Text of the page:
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Bill would require city, school board meetings to be broadcast online
Governmental bodies across the state may soon be forced to broadcast their meetings over the Internet if a bill filed by Denton County state Rep. Pat Fallon is signed into law.
Fallon (R-Frisco) authored H.B. 889 to require governing bodies with populations of more than 50,000 to use the Internet to distribute video and audio of their meetings. The meetings would not have to be shown live, but would have to be uploaded within seven calendar days. Meetings would also be required to be archived online.
“It has been almost 20 years since the Internet has been a household word and it is high time for cities of some size to do this,” Fallon said. “We work for the taxpayer and we are supposed to be accountable and responsible to them. If they are paying the salaries and functions of these governments, then they should be able to see what is said without having to go to the meeting.”
The bill, if signed into law, would only apply to regular meetings. It would not apply to work sessions or special-called meetings, or meetings of non-elected officials such as planning and zoning commissions.
With some school districts and counties covering large amounts of land, Fallon said it can be difficult for people to attend meetings. He said the bill would also allow people to view past meetings in order to learn more about important issues.
“When I was in Frisco, Exide became a very important issue and got on everyone’s radar screen,” he said. “If you saw the council was discussing it you could go to our website and view past meetings to see what had been said previously. If you didn’t like what a member said, you could vote against them. If you did like what they said, you could support them.”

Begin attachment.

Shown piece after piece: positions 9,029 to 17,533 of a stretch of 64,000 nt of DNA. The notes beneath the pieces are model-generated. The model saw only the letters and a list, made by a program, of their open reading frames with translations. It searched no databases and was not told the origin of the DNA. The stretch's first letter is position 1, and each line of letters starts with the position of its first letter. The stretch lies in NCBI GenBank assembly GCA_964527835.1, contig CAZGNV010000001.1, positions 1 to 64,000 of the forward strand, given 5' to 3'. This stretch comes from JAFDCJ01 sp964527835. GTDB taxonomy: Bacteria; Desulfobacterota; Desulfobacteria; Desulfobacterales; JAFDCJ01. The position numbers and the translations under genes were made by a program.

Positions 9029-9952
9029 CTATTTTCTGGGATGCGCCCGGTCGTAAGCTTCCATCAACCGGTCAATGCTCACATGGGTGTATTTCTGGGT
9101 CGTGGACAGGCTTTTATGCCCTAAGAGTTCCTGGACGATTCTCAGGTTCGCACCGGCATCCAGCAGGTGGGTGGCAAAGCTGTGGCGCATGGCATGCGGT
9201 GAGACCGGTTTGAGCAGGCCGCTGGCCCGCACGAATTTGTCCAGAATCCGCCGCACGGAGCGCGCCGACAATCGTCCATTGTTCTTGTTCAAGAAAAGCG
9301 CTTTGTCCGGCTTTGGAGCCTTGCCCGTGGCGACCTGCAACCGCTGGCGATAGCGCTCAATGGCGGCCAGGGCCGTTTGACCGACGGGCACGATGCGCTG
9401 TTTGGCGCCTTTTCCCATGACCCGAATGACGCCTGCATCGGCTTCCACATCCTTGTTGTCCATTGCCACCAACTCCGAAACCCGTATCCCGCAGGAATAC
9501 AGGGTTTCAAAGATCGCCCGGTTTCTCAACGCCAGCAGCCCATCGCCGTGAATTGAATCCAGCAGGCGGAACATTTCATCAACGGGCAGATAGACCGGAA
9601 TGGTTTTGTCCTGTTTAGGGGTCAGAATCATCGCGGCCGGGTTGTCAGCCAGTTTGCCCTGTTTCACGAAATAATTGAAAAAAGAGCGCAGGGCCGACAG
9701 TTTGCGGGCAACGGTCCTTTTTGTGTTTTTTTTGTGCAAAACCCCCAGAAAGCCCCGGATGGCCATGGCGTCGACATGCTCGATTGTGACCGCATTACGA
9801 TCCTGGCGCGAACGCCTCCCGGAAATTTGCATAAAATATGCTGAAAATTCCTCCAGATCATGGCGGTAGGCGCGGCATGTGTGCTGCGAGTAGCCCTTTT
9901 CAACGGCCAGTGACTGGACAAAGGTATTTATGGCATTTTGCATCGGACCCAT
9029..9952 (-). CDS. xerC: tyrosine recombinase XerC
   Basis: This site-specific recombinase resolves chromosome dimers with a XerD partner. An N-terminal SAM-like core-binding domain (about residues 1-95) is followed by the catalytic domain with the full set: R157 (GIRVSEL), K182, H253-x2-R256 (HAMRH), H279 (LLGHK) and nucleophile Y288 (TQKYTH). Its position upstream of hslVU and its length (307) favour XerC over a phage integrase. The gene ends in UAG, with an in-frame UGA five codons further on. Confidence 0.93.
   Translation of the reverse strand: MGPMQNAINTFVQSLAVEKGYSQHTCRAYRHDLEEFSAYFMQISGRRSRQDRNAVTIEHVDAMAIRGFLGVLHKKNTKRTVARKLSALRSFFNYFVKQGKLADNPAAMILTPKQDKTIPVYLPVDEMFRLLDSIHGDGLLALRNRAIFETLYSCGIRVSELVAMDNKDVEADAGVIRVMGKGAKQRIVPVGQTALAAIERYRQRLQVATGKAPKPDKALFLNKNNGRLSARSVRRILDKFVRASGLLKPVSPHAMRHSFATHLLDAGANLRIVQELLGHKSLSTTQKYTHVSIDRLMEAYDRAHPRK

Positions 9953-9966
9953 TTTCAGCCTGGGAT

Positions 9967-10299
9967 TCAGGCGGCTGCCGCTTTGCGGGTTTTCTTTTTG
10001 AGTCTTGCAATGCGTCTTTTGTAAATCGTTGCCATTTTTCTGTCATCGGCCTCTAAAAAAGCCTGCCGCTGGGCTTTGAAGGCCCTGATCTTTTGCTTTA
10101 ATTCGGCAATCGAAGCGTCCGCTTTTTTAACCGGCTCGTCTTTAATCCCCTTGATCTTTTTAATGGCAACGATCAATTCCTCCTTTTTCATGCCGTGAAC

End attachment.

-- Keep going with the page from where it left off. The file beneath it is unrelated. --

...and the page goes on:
Fallon said the impact on entities should be negligible. Some cities such as Plano and Frisco post videos online with linked shortcuts to specific agenda items, but this amount of sophistication would not be necessary, Fallon said. Instead, posting the video on a file-sharing website such as YouTube would suffice.
“We want it to be a negligible fiscal impact,” Fallon said. “You can do this cheaply by simply buying a camera and tripod and posting the video to the Internet. The cost will be minimal and it will be money extremely well spent.”
The bill would not affect the cities of Plano, Frisco or Allen, or their respective school districts, since they are already in compliance.
Things are different in McKinney. While the city shows meetings online, the school district does not. Cody Cunningham, MISD spokesman, said the meetings are not available online since they are not recorded, adding “there is no particular reason we do not video the meetings.”
Fallon, whose district includes the Denton County portions of Frisco and Plano, as well as the cities of Little Elm and The Colony, said he feels confident the bill will be passed out of the technology committee, where he, as well as one joint author and one co-author, are members.
From there the bill would go to the full house, where it would need support from Democrats to pass, something Fallon said he believes he will have. Of the 28 representatives who have signed on in support of the bill, 20 are Republicans (71 percent) and eight are Democrats (29 percent). This is a similar breakdown to the house as a whole, where 63 percent of the members are Republicans and 37 percent are Democrats.